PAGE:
I'll tell you up front, I wasn't kidding when I said this was the most frustrating of all the books I've reviewed for Retro-Paleoart Month. There may be some foul language ahead. The awful, awful full title of the book in question is Raptors! The Nastiest Dinosaurs, and it's written by Don Lessem, published in 1996 by Little, Brown and Company.
What'd I tell ya?
For those wondering what the big deal is, the maniraptors throughout the book - and this is especially remarkable when you read the introduction and find that the whole impetus is "Jurassic Park" - are exhaustively researched and anatomically accurate. The book does not do the usual "F*** it; let's just copy 'Jurassic Park' again" approach, nor does it contain a single 80's HMNH style maniraptor (big and burly, huge head, skinny little kangaroo hands), like we've been seeing all month. This is unspeakably refreshing. My gosh, they have propatagia (that gross tendon-thing on the leading edge of the wing you're not sure whether you should eat or not). They have propatagia!!!
There's just one tiny little problem...
All of the Maniraptors are bare-ass naked.
And that's a damn shame. A big, damn shame. Because the art is really really good. The painter went all out in making his 'raptors as avian as possible, posing them like badass birds of prey. And then no feathers. Not a stitch (or filament, whatever.)
The "fun" begins right on the front cover. I mean, what do you even do with a book like this? What do you...
Hold the gorram phone. David Peters?!? David PETERS?!?!? Holy crap, David Peters! David Peters, you magnificent bastard!
And yes, it is THAT David Peters (as per a helpful comment in the Nemo Ramjet piece I am about to link to in a couple of paragraphs)! Hahaha, oh, WOW, David Peters...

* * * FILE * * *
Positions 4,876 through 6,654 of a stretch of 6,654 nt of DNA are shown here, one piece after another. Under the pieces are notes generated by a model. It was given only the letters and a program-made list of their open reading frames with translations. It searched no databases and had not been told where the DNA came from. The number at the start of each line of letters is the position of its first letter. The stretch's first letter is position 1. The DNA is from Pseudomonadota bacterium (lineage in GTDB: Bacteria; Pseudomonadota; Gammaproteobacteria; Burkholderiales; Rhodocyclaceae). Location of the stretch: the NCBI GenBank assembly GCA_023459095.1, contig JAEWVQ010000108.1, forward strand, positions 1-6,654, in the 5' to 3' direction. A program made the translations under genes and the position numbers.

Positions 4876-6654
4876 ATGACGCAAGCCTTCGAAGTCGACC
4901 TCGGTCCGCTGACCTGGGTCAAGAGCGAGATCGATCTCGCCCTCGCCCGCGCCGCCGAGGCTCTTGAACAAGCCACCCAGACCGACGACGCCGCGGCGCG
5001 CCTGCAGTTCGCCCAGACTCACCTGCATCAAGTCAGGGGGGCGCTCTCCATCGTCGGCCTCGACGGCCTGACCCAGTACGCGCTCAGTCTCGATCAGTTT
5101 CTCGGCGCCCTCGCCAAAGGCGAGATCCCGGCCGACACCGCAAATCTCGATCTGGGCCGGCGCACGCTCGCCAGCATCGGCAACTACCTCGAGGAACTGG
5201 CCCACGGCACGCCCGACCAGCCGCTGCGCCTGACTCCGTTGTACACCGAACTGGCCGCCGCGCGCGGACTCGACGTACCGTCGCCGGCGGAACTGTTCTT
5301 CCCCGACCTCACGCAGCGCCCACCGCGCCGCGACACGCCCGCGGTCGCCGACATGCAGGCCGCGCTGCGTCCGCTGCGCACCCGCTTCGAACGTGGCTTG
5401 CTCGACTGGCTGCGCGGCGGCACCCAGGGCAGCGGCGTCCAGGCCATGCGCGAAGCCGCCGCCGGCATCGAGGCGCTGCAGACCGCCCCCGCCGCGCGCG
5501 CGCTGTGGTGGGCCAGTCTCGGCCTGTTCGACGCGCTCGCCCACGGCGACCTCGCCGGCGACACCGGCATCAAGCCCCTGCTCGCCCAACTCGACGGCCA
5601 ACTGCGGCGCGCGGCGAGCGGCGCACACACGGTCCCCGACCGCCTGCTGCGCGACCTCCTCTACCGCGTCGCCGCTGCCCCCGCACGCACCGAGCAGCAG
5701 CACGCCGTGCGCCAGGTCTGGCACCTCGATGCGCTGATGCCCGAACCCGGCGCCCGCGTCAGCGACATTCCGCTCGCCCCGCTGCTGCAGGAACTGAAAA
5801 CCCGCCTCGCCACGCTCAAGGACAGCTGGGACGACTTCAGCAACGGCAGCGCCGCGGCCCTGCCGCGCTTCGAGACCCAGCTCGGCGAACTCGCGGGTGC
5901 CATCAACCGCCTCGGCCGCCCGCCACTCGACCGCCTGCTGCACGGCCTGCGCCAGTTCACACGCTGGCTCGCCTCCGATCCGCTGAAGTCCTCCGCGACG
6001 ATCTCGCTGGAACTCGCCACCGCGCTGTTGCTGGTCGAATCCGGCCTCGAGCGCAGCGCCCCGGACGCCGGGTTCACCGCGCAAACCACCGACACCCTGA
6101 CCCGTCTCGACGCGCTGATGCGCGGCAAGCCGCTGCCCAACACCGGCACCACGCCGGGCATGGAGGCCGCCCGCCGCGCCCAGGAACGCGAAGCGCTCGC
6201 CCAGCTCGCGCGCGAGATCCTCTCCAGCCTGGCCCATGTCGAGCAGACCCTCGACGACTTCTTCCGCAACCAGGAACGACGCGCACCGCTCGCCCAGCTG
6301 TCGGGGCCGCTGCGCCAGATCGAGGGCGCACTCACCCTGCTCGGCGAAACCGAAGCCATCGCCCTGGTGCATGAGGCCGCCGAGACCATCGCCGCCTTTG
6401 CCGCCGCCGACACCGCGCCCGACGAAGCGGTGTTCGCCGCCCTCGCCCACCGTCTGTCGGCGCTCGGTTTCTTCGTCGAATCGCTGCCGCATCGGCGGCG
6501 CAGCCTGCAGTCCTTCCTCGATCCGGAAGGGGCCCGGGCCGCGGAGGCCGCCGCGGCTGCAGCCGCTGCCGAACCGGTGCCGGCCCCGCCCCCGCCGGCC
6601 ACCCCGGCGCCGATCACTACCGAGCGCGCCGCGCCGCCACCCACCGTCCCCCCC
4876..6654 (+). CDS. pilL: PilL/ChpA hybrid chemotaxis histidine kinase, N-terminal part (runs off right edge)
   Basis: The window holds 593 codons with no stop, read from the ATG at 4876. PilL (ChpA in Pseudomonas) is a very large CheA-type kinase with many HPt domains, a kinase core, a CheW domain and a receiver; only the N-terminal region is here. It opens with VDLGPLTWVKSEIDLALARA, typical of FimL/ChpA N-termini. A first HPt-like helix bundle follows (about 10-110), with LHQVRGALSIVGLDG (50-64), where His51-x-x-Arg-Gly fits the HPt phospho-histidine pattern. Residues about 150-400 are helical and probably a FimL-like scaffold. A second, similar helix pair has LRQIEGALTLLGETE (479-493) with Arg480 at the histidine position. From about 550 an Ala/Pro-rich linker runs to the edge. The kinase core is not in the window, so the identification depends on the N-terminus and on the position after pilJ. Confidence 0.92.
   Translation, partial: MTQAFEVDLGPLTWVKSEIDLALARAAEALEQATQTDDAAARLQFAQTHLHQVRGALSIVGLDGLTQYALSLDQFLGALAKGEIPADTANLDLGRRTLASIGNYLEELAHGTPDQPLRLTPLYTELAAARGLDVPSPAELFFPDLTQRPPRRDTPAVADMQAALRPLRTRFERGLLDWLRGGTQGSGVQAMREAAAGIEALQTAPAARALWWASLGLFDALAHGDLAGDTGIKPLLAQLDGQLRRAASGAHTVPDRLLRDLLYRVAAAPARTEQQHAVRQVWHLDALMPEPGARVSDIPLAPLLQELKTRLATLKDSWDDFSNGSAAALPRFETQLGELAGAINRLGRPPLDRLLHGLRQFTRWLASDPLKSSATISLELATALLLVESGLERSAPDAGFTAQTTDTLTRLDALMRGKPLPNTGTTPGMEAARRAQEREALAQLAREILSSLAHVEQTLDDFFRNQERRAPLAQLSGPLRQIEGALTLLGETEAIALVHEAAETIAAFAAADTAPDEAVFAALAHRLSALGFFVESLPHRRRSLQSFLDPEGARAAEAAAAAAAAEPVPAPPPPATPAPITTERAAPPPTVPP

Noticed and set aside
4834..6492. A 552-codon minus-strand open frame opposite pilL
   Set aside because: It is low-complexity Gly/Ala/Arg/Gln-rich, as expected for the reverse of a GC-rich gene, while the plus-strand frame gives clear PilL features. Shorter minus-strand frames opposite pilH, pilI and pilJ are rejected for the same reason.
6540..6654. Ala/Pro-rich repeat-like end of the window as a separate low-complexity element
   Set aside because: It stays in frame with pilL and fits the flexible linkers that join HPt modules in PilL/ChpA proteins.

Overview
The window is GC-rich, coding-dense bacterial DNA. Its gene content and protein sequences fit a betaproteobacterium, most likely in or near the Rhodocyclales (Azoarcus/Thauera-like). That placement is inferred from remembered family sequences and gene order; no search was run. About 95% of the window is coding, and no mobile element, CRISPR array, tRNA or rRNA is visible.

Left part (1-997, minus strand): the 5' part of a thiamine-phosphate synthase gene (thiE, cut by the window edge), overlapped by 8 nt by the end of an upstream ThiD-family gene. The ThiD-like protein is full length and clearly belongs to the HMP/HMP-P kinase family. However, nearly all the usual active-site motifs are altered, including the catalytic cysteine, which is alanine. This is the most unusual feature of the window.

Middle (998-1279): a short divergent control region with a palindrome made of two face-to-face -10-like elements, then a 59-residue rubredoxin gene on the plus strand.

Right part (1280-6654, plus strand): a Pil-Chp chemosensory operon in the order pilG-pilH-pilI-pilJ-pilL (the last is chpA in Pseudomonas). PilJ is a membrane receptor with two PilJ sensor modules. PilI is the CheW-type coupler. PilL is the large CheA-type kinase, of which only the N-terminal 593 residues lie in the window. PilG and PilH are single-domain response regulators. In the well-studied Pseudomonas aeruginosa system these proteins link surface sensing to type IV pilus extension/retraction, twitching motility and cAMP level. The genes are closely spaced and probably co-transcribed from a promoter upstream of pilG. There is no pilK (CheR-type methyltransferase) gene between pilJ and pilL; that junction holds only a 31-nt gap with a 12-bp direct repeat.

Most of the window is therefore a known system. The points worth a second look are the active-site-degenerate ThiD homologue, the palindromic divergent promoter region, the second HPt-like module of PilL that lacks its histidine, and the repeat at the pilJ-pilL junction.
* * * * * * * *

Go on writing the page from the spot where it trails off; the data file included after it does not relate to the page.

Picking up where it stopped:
Hoo. Okay. Some of you probably do not know who David Peters is; I will tell you.
So you know how we saw that John McLoughlin had some theories about ceratopsian anatomy that were... different? Yeah.
David Peters was once a very accomplished dinosaur artist, but today he no longer paints much. He is now notorious for having some theories about pterosaur anatomy and biology that are... very different. Many would argue that they approach the "This no longer looks like an actual animal that could have actually existed on this planet" level of different. Interpretations of his theories can be seen here and here. Have a strong drink ready.
So now that we know who illustrated the book, that makes some of the maniraptor appearances... more confusing, really. See, Peters' rather controversial methods include interpreting every little mark or stain surrounding a fossil animal as *part* of the animal.
So why is Archaeopteryx naked? Archaeopteryx, the one feathered raptor even the scaly raptor fanboys can't deny. WHY IS SHE NAKED?!? Why why why?
OK, I can't bear to bang my head against the desk anymore, so lets just end here with the funniest illustration in the book:
"Aw! I just bit Marvin in the face!!!"
UPDATE UPDATE UPDATE: The PaleoKing has a major update relevant to this blog post and I will not ruin the fun by explaining any further. Go there now, dear reader! (And now I have more books to look for.)
ANOTHER UPDATE UPDATE UPDATE: Oh Em Gee, just... just read the comments.
Sketch of the Day!
Well, older art. Since it needs to be emphasized:
Teal Deer: Naked 'raptors look stupid. They do. You B.A.N.D. types need to get over it. (Addendum: I love you, Pristichampsus.)
(Although looking at this piece, which I dashed off while in kind of an emotional state, I may have to do the George Lucas thing to it...)
Other Person's Art of the Day!
Phil Tippet has a YouTube Channel, and he has been sharing some of his early "Go Motion" work. One of his best-loved recent uploads is "Prehistoric Beast", which Tippet made to basically show off what he can do with metal, foam rubber, and plastic flowers. This is the first time I've seen this piece in it's entirety and... wow... WOW!
Additionally, some of the stop-motion work of the Chiodo brothers (they're best known for the all-too-brief analogue animated sequences in "Elf") has popped up on YouTube. This sequence is from an educational videotape called "Son of Dinosaur", and it is pretty much the cutest thing ever.
Squee! I want one!
Announcement: Boston Comicon is this weekend!
Yeah, I think I'm ready for it. I'm not sure when the next update will be, which is why the last few posts have been rather "meaty". Wish me luck!